In the early 1970s, the Sunset Strip was a magnet for rock stars: Bowie, Zeppelin, Iggy Pop, Mott the Hoople, The Who. They all hung out in the VIP rooms of louche LA nightclubs like E Club, the Rainbow, and Rodney Bingenheimer’s English Disco. And with them, of course, came groupies. Scantily clad 14- and 15-year-olds like Sable Starr and Lynn “Queenie” Koenigsaecker sipped cherry cola, dropped pills, and evolved into pubescent dream girls for the platform-shoed rockers who could get anything and anyone they desired.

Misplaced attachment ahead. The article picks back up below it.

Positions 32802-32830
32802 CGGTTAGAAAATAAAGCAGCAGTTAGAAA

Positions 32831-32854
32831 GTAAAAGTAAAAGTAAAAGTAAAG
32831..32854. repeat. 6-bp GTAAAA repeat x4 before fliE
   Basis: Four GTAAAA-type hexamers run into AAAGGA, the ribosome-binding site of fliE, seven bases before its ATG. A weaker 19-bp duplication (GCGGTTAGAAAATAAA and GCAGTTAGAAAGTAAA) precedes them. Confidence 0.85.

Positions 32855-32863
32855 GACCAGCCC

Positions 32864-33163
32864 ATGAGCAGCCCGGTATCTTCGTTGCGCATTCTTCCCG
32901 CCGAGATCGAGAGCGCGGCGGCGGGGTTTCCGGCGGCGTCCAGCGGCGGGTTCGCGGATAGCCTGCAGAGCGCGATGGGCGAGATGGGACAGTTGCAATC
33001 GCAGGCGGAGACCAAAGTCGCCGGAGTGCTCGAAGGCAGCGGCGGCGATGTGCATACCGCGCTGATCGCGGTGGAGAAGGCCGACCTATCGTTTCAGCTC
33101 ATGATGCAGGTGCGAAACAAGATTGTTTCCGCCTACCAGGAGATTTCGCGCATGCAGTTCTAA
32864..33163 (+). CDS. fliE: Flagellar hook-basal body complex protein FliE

Decades before Drake dissed Tyga for dating 17-year-old Kylie Jenner, and R. Kelly faced multiple allegations of having sex with minors, the most visible rock stars in the world blithely made it with girls who were barely out of junior high school. It was all glorified in the pages of a glossy magazine called Star, which reveled in the underage groupie scene for five issues. Other publications, such as the rock ‘n’ roll bible Creem, flicked at the Sunset Strip doings without so much as a wagged finger. Hell, in 1973, a leisure-suited Tom Snyder devoted an entire show to interviews with some of LA’s highly desired teenage groupies.